Take the 2-minute tour ×
Mathematics Stack Exchange is a question and answer site for people studying math at any level and professionals in related fields. It's 100% free, no registration required.

I have two random variables $X_1$ and $X_2$ with $P(X_1=x_1)=(1-p)^{1-x_1}p^{x_1}$ and for $X_2$ the same and $x_1 \in \{0,1\}$. I want to know how $Y=X_1+X_2$ is distributed. This is what i did: $P(Y=y)=P(X_1+X_2=y)=\sum_{x=0}^1 P(X_1=x, X_2=y-x)=\sum_{x=0}^1 P(X_1=x)P( X_2=y-x)=$ $\sum_{x=0}^1 (1-p)^{1-x}p^x(1-p)^{1-(y-x)}p^{y-x}=\sum_{x=0}^1 (1-p)^{2-y}p^y=2p^y(1-p)^{2-y}$

I think this is wrong because I think the answer should be ${2\choose y} p^y(1-p)^{2-y}$ So what did I do wrong? $X_1$ and $X_2$ are independent.

share|improve this question
    
There's not enough information to find the distribution of $Y$; you need to know the joint distribution of $X_1$ and $X_2$. Perhaps you intended them to be independent? Also, what's $k$ doing there? It never occurs again after you introduce it. –  joriki Feb 1 '13 at 10:42
    
@joriki I meant $x_1$ and yes, they are independent. –  Badshah Feb 1 '13 at 10:46
    
Please add that missing information to the question itself; people shouldn't have to read the comments in order to make sense of the question. –  joriki Feb 1 '13 at 10:48

2 Answers 2

up vote 3 down vote accepted

This looks far too complicated.

You have two random variables, each of which takes - the value $1$ with probability $p$ and - the value $0$ with probability $1-p$.

If they are independent then their sum takes

  • the value $2$ with probability $p^2$
  • the value $1$ with probability $2p(1-p)$
  • the value $0$ with probability $(1-p)^2$

The sum is a binomial random variable.

A particular problem with your expressions is that you have not restricted the values $X_2$ can take. For example when $y=0$ the expression $\sum_{x=0}^1 P(X_1 =x)P(X_2 =y−x)$ means $P(X_1 =0)P(X_2 =0−0) + P(X_1 =1)P(X_2 =0-1)$ but you should not have the second term in that sum since $P(X_2 =-1) =0$ rather than the positive value you give it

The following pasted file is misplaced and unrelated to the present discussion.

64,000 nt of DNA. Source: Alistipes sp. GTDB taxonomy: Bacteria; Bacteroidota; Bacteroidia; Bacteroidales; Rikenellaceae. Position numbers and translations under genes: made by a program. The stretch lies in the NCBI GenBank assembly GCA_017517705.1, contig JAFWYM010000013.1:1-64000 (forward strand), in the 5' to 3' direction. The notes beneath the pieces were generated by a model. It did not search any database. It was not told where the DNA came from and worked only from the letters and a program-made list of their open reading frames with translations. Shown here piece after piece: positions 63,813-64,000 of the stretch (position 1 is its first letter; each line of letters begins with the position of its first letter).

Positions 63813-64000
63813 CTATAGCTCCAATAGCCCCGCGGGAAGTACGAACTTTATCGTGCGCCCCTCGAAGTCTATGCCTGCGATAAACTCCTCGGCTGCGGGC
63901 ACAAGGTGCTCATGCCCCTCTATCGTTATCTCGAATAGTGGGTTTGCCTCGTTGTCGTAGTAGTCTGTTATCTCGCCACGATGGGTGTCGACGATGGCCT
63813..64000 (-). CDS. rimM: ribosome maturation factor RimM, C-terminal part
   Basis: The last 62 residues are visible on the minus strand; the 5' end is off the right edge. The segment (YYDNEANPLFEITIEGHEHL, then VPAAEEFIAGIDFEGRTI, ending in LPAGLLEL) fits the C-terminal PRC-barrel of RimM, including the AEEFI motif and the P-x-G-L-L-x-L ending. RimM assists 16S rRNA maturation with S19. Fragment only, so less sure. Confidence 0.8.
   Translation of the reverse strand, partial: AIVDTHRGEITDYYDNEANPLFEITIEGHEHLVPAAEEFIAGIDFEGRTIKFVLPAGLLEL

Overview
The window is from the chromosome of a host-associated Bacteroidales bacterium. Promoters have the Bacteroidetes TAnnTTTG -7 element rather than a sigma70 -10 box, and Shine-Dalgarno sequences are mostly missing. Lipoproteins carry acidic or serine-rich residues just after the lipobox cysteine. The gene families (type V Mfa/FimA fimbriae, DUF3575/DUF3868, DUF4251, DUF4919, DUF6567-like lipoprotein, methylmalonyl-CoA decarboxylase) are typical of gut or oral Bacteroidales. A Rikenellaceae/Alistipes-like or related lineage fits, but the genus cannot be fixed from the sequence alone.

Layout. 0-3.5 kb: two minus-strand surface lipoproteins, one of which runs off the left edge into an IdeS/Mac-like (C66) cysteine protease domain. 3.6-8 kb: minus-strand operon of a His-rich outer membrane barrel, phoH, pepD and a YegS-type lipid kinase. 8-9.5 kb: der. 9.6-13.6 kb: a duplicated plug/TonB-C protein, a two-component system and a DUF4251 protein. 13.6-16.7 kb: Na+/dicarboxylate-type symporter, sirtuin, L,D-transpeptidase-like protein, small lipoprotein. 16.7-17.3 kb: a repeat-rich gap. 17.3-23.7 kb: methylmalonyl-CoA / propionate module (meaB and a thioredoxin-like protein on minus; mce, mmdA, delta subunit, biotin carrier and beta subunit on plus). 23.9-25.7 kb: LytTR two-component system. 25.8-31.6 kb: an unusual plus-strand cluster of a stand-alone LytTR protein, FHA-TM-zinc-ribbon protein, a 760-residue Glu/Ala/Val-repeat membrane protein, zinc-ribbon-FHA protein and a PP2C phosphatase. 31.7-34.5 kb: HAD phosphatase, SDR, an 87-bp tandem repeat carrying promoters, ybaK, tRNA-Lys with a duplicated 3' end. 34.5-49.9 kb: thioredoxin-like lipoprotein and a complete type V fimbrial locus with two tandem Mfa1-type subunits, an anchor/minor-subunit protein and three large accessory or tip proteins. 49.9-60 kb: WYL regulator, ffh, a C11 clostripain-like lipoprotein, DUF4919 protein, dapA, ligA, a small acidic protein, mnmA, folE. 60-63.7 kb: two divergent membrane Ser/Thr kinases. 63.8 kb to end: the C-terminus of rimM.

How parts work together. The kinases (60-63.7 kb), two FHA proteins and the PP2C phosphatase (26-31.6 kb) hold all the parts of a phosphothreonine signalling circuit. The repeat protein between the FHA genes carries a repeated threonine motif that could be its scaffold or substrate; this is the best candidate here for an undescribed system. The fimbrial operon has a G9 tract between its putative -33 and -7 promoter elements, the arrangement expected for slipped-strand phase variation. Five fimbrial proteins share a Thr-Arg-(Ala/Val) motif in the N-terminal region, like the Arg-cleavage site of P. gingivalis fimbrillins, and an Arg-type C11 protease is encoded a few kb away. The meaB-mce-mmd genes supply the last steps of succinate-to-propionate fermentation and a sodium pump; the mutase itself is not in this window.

share|improve this answer
    
so which restriction should I give to $X_2$? –  Badshah Feb 1 '13 at 10:58
    
@Badshah: It has to be $0$ or $1$ so you need $$\sum_{x=\max(0,y-1)}^{\min(1,y)} P(X_1 =x)P(X_2 =y−x)$$ –  Henry Feb 1 '13 at 11:08

What you wrote is not correct (first step) because according to that $P(Y=0) = \sum_{x=0}^1 P(X_1=x,X_2=-x)$ and $X_2$ can't be negative. Moreover, if $X_1=x$ and $X_2=y-x$ they can't be independent.

Sorry guys but I don't see where I can put this as a comment :S :S

share|improve this answer
    
why cant they be independent? –  Badshah Feb 1 '13 at 11:03
    
Because as you write them, one depends on the result of the other. –  dann Feb 1 '13 at 11:08
    
I would use either a reasoning based on "observing", draw a Venn's diagram and you'll see easily what is the distribution of $Y$. Or mathematically, the sum of two indep. r.v. is the convolution. –  dann Feb 1 '13 at 11:12
    
Mmm sorry you're right, I see it now. They are independent since $X_1$ and $X_2$ are ssumed to be ind. –  dann Feb 1 '13 at 11:14

Your Answer

 
discard

By posting your answer, you agree to the privacy policy and terms of service.

Not the answer you're looking for? Browse other questions tagged or ask your own question.